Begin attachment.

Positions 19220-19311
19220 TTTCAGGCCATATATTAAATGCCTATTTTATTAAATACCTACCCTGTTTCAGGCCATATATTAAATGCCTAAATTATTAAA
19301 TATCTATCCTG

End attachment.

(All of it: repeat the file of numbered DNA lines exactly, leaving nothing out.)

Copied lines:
Positions 19220-19311
19220 TTTCAGGCCATATATTAAATGCCTATTTTATTAAATACCTACCCTGTTTCAGGCCATATATTAAATGCCTAAATTATTAAA
19301 TATCTATCCTG